cosmic microwave background

The cosmic microwave background has been a treasure trove of information about the universe, as well as a source of questions that have not yet been resolved. In this video, Don Lincoln describes two unsolved mysteries of the CMB. The first makes you ask if the solar system has a special place in the universe, and the second is a giant cold spot that could be the signature of a giant void or, much more unlikely, of colliding universes.

The cosmic microwave background is the fossil remnant of the fireball of the Big Bang. Aside from demonstrating that the Big Bang happened, it can tell us how big the universe is and how much dark matter and energy the universe contains. In this video, Fermilab’s Don Lincoln guides you through this interesting topic.

The Cosmic Microwave Background, or CMB, is the remnant of the primordial fireball of the Big Bang. In this video, Fermilab’s Don Lincoln explains how it came to be. This is the first of a three-part series, with following videos to describe what secrets the CMB has revealed and what mysteries remain to be solved.

From UChicago News, Feb. 6, 2020: Fermilab and University of Chicago scientist Brad Benson and colleagues use a different method to calculate the masses of distant galaxies: the polarization, or orientation, of the light left over from the moments after the Big Bang. In doing so, they demonstrate how to “weigh” galaxy clusters using light from the earliest moments of the universe — a new method that could help shed light on dark matter, dark energy and other mysteries of the cosmos.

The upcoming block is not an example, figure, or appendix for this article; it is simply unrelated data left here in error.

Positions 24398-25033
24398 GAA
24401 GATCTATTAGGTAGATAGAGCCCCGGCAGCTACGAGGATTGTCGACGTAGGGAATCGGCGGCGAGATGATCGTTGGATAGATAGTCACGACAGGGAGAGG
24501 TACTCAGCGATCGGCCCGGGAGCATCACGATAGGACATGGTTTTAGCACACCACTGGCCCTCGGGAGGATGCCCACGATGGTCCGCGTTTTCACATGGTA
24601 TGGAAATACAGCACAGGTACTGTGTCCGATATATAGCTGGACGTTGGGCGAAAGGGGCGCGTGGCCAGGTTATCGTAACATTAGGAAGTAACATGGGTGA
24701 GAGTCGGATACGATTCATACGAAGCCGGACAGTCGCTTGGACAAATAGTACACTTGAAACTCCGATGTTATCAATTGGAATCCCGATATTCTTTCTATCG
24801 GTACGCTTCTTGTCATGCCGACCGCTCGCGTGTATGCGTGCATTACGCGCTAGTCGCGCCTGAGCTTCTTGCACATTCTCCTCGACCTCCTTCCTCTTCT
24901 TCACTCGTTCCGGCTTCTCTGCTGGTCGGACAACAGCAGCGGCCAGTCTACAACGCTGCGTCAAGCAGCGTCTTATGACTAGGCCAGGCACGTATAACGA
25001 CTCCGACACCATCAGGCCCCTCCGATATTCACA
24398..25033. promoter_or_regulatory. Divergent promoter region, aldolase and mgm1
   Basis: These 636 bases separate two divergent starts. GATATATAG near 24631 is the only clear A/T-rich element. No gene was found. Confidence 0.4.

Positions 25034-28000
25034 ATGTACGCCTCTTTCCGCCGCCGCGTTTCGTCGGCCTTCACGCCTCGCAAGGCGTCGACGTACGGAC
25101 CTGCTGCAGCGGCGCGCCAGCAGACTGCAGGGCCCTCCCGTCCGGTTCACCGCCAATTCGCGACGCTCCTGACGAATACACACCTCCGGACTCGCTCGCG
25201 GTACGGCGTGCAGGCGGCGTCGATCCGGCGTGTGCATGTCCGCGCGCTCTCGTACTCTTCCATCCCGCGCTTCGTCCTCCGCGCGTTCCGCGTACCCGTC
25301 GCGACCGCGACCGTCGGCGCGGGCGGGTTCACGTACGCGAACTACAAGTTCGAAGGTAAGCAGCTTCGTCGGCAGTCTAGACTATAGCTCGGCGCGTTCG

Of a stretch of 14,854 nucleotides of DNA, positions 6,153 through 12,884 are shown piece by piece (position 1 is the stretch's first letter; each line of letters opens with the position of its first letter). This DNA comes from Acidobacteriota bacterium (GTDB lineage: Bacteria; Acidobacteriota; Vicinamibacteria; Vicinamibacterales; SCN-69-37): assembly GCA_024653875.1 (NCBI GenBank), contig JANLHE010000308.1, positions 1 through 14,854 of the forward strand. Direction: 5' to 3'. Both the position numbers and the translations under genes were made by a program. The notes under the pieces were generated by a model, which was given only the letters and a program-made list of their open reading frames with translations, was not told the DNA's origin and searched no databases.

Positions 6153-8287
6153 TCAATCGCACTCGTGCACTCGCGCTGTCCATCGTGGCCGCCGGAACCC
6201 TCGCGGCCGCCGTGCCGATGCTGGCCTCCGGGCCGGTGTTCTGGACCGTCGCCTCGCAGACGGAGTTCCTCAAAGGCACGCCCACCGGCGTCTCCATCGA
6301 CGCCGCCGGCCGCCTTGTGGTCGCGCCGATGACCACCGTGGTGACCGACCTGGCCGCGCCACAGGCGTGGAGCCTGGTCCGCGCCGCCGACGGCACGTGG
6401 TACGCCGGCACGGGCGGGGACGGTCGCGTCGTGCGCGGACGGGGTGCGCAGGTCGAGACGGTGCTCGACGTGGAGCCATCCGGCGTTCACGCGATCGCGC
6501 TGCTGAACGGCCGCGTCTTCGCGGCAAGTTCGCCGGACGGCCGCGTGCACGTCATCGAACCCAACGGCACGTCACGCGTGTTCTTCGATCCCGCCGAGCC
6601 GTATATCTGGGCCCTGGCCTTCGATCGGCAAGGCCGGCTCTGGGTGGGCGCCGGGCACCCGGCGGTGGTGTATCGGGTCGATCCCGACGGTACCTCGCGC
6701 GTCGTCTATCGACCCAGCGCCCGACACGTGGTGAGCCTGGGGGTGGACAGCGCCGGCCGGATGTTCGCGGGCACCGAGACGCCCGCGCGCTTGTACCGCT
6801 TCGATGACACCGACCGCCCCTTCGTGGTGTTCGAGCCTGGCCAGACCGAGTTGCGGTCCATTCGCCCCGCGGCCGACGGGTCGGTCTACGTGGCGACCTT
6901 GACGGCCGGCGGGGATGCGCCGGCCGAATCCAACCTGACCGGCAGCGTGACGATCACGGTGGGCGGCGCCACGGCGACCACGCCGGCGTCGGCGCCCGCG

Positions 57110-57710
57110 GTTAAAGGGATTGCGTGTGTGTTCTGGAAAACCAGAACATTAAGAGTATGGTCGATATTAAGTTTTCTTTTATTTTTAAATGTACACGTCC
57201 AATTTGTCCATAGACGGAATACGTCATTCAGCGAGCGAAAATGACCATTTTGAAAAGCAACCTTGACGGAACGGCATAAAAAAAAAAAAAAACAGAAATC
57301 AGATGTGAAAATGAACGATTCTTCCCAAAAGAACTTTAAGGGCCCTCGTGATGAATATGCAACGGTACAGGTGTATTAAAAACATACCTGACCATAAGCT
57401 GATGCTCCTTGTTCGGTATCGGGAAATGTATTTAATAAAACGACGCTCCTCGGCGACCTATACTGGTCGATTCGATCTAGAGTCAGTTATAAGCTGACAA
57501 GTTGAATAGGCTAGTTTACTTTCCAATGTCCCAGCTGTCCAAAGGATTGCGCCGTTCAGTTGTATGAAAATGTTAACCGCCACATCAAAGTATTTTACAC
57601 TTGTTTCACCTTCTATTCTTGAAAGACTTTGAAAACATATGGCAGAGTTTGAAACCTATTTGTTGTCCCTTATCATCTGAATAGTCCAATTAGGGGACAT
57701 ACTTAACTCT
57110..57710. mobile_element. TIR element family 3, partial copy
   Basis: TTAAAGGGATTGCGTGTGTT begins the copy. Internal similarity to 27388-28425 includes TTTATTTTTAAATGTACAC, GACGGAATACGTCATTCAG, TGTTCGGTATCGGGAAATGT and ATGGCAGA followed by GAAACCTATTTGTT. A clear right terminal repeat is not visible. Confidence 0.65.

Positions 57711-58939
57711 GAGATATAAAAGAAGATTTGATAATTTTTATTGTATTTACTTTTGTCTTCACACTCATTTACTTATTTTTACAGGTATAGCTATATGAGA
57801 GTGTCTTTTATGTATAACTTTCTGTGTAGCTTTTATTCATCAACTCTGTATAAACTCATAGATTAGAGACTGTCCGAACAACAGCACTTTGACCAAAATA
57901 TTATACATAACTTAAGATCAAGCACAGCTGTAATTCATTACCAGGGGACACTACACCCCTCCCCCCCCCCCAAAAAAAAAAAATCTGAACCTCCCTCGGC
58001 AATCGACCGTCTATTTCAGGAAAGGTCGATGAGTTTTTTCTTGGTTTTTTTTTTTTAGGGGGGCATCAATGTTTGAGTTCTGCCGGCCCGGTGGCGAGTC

For the first time, a team of scientists has used the orientation of light left over from the early universe to detect gravitational lensing from galaxy clusters – the bending of light around these massive objects. Using gravitational lensing data taken by the South Pole Telescope and the Dark Energy Camera, Fermilab scientist Brad Benson and colleagues have demonstrated a new way to “weigh” galaxy clusters and ultimately shed light on dark matter, dark energy and other mysteries of the cosmos.

Ground-based experiments designed to study the cosmic microwave background have gotten larger and more sophisticated over time. Now, nearly 200 scientists who have up until this point worked on different competing CMB experiments have joined forces to propose a fourth-generation experiment, the largest ground-based one yet, called CMB-S4.

From Nature Reviews Physics, Jan. 28, 2019: The Dark Energy Survey completed its six-year-mission to map more than 300 million distant galaxies; however, an equally arduous task — analyzing the acquired 50 terabytes of data with a view to understanding the expansion of the universe — is just beginning.